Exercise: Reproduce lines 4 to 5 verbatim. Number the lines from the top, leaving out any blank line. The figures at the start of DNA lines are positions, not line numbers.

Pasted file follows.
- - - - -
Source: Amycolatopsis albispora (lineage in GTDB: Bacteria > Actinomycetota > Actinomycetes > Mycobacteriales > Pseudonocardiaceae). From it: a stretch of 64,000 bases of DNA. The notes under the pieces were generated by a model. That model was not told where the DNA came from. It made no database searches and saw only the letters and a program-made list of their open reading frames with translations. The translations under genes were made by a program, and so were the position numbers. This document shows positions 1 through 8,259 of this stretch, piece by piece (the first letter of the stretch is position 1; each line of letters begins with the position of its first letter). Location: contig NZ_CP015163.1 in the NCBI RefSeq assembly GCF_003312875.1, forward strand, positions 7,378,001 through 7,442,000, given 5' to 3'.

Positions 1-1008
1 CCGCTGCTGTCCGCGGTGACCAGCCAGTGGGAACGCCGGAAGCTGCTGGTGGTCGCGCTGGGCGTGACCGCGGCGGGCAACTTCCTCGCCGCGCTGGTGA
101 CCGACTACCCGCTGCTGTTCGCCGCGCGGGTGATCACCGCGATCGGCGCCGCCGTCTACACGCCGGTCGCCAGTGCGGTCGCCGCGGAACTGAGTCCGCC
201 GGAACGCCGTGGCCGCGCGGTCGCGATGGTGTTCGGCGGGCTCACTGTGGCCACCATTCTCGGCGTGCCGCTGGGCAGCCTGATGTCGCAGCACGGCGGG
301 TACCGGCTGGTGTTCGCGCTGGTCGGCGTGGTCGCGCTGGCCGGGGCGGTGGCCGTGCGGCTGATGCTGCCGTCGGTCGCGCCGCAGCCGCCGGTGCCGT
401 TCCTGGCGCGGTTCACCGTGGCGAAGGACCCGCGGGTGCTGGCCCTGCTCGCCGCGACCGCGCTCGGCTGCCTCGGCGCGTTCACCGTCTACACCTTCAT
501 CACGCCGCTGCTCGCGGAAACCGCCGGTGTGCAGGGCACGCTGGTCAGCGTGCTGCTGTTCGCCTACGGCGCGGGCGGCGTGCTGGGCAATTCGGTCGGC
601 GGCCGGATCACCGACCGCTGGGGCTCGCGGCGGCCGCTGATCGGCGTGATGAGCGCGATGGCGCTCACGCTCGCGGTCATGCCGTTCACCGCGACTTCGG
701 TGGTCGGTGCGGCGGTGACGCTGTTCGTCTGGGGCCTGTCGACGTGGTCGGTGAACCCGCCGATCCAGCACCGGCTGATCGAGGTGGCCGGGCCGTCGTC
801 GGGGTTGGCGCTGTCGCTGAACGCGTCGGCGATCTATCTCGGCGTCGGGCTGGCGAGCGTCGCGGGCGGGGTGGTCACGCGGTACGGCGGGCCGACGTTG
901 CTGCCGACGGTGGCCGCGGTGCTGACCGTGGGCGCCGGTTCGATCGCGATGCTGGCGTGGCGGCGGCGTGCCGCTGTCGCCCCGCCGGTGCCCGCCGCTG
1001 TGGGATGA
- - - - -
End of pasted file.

101 CCGACTACCCGCTGCTGTTCGCCGCGCGGGTGATCACCGCGATCGGCGCCGCCGTCTACACGCCGGTCGCCAGTGCGGTCGCCGCGGAACTGAGTCCGCC
201 GGAACGCCGTGGCCGCGCGGTCGCGATGGTGTTCGGCGGGCTCACTGTGGCCACCATTCTCGGCGTGCCGCTGGGCAGCCTGATGTCGCAGCACGGCGGG